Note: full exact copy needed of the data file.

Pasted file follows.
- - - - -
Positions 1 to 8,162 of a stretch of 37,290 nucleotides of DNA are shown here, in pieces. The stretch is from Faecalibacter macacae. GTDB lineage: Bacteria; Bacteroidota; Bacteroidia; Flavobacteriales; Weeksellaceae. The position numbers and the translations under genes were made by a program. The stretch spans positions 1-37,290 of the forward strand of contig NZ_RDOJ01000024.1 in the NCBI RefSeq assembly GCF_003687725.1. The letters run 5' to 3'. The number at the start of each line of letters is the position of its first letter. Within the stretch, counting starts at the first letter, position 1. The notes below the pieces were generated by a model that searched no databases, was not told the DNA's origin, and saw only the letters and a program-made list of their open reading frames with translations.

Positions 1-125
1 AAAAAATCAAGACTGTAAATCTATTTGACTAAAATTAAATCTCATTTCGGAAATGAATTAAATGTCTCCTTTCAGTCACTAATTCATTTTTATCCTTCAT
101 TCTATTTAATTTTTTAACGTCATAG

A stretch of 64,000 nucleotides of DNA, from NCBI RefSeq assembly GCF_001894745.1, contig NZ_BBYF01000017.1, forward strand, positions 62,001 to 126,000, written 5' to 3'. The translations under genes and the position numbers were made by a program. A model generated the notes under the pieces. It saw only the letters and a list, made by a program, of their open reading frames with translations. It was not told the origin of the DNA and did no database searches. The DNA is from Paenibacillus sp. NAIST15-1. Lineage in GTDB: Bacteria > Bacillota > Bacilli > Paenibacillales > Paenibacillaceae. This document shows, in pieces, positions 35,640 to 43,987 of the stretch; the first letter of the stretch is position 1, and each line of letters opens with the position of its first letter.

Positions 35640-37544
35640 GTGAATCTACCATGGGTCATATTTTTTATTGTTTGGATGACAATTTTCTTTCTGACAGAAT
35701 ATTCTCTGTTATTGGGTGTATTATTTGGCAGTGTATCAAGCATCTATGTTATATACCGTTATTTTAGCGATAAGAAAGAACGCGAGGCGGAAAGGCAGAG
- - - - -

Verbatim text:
Positions 1 to 8,162 of a stretch of 37,290 nucleotides of DNA are shown here, in pieces. The stretch is from Faecalibacter macacae. GTDB lineage: Bacteria; Bacteroidota; Bacteroidia; Flavobacteriales; Weeksellaceae. The position numbers and the translations under genes were made by a program. The stretch spans positions 1-37,290 of the forward strand of contig NZ_RDOJ01000024.1 in the NCBI RefSeq assembly GCF_003687725.1. The letters run 5' to 3'. The number at the start of each line of letters is the position of its first letter. Within the stretch, counting starts at the first letter, position 1. The notes below the pieces were generated by a model that searched no databases, was not told the DNA's origin, and saw only the letters and a program-made list of their open reading frames with translations.

Positions 1-125
1 AAAAAATCAAGACTGTAAATCTATTTGACTAAAATTAAATCTCATTTCGGAAATGAATTAAATGTCTCCTTTCAGTCACTAATTCATTTTTATCCTTCAT
101 TCTATTTAATTTTTTAACGTCATAG

A stretch of 64,000 nucleotides of DNA, from NCBI RefSeq assembly GCF_001894745.1, contig NZ_BBYF01000017.1, forward strand, positions 62,001 to 126,000, written 5' to 3'. The translations under genes and the position numbers were made by a program. A model generated the notes under the pieces. It saw only the letters and a list, made by a program, of their open reading frames with translations. It was not told the origin of the DNA and did no database searches. The DNA is from Paenibacillus sp. NAIST15-1. Lineage in GTDB: Bacteria > Bacillota > Bacilli > Paenibacillales > Paenibacillaceae. This document shows, in pieces, positions 35,640 to 43,987 of the stretch; the first letter of the stretch is position 1, and each line of letters opens with the position of its first letter.

Positions 35640-37544
35640 GTGAATCTACCATGGGTCATATTTTTTATTGTTTGGATGACAATTTTCTTTCTGACAGAAT
35701 ATTCTCTGTTATTGGGTGTATTATTTGGCAGTGTATCAAGCATCTATGTTATATACCGTTATTTTAGCGATAAGAAAGAACGCGAGGCGGAAAGGCAGAG